The TACTIC: Listen to me, please!
Jim was sitting in his office after hours going over the results of the salespeople during the past month. Aside from being proud of them as a group, he was especially pleased with how Nick had turned around. Just two months ago, thought Jim, if Nick’s customer satisfaction index had stayed the same, I’d be sending him out the door.
Nick always managed to get just enough sales each month to meet his objectives, but his customers consistently indicated that buying from him was less than a satisfactory experience. Jim had seen this before, and the result was selling to that customer once, and rarely again. With the way things were going in the area business climate, the last thing Jim needed was a salesperson turning off customers to repeat buying.
“Repeat buying,” Jim had said to Nick three months before, “is how this company has stayed in business for so long. We have to do something about your customer satisfaction index. What do you think is the problem?”
Nick had looked at everything in Jim’s office but Jim. Finally he mumbled, “I . . . don’t know. Seems that even though they buy from me . . . they don’t like me. Man, I try to make each sale pleasant enough.” With that said, Nick had finally looked at Jim.
“So what are we going to do?” asked Jim.
Again, Nick had looked around the room, finally looking down to his hands and then spoke, “I know it sounds stupid, but try to be friendlier, I guess.”
“Do you want my suggestion, based on what I’ve watched you doing just now?”
Nick looked at Jim. “Sure,” he said.
“I think your customers feel as if you aren’t really listening to them. Just now, twice, when I asked you something, your eyes wandered all over the room and then when you replied, you looked down at your hands, not at me. If I did that to you, what would you think?”
Nick had smiled at Jim’s comment. “You know,” he said, “that’s what my father used to say to me. He always told me that I never listened to him, but I did. Every word. I suppose I’ve been doing the same thing with customers. Never thought of it.”
“Well,” said Jim, “try looking at the folks and speaking to them. It could be just that simple.”
Jim saw in Nick a behavior that while not bad, could appear to a prospect to be inappropriate.
When a customer spends money for anything, there is an assumption on the customer’s part that someone will notice and take a moment to care. How much this care is expressed can range from a “Thanks for coming in” to thank-you notes and future telephone calls to see how the purchase is working out.
What a salesperson may overlook in the desire to make the sale is that the prospect wants the salesperson to appear to be listening to every word before the sale happens. The problem is that a salesperson may be listening, but not appear at all interested.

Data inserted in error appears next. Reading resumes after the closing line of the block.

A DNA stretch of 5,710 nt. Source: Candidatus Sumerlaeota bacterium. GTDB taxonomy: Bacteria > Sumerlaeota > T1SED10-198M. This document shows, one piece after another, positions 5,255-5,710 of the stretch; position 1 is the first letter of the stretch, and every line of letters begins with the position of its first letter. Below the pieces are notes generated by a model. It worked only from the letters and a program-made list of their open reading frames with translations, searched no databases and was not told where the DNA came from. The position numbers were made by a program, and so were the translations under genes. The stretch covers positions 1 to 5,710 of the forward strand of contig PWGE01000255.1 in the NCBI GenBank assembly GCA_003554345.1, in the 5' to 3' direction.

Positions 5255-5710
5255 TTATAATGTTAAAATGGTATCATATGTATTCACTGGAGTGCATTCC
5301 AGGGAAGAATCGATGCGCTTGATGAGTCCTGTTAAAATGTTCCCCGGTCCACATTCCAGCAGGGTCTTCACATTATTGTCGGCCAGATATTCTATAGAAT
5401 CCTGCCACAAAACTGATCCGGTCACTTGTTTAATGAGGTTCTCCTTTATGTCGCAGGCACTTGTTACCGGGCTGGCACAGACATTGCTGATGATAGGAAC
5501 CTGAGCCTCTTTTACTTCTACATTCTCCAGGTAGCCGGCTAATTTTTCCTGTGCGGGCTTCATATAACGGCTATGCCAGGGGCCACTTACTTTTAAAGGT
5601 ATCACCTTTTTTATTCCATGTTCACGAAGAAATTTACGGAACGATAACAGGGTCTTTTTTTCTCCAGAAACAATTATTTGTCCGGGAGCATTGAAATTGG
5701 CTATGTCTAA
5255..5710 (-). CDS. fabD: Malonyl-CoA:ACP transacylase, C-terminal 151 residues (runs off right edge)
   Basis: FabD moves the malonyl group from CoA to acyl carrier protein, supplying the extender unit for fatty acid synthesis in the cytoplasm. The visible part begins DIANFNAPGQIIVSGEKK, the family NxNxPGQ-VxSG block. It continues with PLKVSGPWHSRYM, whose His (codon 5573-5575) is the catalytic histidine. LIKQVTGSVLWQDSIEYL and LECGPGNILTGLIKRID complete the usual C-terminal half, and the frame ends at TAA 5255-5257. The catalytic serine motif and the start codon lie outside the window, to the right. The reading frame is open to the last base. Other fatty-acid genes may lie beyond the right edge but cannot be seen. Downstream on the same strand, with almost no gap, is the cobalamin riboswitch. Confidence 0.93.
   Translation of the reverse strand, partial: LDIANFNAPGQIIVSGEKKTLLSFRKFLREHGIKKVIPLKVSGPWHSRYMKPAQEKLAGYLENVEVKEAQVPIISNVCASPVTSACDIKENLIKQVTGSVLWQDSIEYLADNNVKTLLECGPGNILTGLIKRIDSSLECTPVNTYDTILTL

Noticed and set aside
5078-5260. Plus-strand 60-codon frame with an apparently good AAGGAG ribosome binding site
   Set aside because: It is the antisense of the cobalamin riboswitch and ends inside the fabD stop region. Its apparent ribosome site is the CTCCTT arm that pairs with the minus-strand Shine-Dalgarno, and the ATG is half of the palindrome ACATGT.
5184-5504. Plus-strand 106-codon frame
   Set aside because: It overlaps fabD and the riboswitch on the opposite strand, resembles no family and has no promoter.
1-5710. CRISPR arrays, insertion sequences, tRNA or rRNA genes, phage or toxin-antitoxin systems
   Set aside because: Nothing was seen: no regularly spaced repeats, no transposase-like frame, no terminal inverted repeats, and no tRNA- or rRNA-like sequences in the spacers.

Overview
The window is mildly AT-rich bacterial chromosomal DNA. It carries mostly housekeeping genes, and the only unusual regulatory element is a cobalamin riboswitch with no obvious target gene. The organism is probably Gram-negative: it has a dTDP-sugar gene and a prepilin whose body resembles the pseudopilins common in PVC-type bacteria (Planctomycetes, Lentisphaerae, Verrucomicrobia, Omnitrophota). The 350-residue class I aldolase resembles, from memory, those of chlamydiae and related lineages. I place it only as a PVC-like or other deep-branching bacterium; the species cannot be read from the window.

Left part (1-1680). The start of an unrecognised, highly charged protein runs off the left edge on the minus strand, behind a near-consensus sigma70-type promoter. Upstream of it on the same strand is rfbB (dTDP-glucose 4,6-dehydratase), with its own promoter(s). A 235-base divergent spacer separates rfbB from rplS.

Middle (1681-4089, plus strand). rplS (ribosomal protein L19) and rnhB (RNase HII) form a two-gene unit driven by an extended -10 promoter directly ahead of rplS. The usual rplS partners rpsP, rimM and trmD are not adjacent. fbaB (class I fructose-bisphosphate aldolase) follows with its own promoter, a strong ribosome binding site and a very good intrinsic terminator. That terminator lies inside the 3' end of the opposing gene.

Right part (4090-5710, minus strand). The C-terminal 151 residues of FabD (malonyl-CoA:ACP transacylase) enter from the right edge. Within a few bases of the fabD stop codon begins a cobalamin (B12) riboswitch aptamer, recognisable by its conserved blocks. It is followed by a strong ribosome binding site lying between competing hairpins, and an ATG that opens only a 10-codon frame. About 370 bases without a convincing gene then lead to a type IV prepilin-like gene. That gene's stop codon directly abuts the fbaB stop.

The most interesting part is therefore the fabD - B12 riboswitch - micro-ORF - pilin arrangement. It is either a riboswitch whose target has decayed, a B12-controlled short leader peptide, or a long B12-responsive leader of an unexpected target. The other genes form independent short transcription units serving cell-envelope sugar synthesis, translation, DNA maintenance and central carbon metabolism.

Was Nick responding to his customers as he responded to his sales manager? Probably. Since he made the sales, he had to be listening. Yet the customers didn’t think so.
Jim could have assumed that Nick wasn’t listening to him either, based on the wandering eyes. Yet because he knew Nick, Jim knew he was paying attention in spite of his expression.
Prospects don’t have the time to get to know Nick as well as Jim does. While Jim could easily have chalked Nick’s wandering eyes up to “that’s just Nick,” he didn’t.
A sales manager must “see” the salespeople just as a prospect “sees” the salespeople. It’s too easy for a sales manager to ignore or overlook certain behavior on the part of the salespeople because he has gotten used to it.
It’s tough to step out of your role as a sales manager and take on the role of a prospect who doesn’t know your salespeople. But that is precisely what you have to do.
Here’s the really hard part. You have to watch the salesperson while he’s working with a prospect yet not listen to what sales managers usually listen to. Don’t listen for product knowledge or what the salesperson says. Observe from the prospect’s viewpoint to see if the salesperson appears to be listening to the prospect.
Close to eighty percent of communication is non-verbal. Watch the salesperson’s non-verbal listening and talking. Does the salesperson connect non-verbally?
Most salespeople are convinced that the sale is made by what they say out loud and when they say it. The truth is that while the out loud information is important, what is passed non-verbally between the prospect and salesperson is even more important.
Put yourself in the prospect’s place to really know how well your salesperson communicates.
If you have someone in mind who might be interested in purchasing a Sandler franchise, contact Ron Taylor at (410) 559-2033 or firstname.lastname@example.org.
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